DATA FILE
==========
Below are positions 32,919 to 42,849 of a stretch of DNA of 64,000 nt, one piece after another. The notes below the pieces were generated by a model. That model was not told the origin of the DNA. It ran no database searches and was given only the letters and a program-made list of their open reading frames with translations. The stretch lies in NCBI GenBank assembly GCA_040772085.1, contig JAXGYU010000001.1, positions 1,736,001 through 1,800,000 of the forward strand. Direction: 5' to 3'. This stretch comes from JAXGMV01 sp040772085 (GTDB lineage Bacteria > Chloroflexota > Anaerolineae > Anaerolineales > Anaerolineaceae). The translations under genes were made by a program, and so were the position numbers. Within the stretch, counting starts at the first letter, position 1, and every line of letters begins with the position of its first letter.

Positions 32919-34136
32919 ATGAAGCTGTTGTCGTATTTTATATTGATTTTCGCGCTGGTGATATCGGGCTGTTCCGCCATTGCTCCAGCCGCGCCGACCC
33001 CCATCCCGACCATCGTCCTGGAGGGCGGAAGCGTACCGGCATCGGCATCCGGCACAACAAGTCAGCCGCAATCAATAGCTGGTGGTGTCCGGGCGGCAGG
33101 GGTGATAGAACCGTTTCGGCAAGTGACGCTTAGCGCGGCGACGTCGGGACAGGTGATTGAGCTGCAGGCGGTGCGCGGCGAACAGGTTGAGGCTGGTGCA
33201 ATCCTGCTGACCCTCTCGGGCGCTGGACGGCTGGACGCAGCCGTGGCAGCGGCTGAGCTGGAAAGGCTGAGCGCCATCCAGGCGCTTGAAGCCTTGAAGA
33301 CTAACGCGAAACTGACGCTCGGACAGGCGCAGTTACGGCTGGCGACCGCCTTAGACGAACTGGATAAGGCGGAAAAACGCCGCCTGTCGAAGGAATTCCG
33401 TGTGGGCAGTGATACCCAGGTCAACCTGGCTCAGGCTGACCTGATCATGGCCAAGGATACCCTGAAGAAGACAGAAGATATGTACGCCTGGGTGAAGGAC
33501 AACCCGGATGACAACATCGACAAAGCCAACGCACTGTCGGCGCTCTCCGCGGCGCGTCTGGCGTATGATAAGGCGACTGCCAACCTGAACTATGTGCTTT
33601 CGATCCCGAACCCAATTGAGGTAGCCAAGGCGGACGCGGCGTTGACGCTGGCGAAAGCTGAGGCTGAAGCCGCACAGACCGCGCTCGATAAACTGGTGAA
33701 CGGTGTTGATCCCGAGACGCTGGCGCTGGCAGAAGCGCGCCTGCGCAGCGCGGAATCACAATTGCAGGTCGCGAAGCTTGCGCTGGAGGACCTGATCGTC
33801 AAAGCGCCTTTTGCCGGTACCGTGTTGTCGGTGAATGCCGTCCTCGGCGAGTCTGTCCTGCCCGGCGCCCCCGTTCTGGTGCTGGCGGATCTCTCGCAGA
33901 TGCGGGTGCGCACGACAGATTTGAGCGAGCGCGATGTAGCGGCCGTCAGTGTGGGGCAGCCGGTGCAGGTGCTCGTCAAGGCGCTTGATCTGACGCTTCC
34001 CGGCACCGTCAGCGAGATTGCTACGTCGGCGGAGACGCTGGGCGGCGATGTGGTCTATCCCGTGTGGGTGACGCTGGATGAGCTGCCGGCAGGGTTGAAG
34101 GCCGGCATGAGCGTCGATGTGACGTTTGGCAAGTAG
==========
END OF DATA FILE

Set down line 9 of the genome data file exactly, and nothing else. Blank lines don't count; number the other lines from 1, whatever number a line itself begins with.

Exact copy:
33501 AACCCGGATGACAACATCGACAAAGCCAACGCACTGTCGGCGCTCTCCGCGGCGCGTCTGGCGTATGATAAGGCGACTGCCAACCTGAACTATGTGCTTT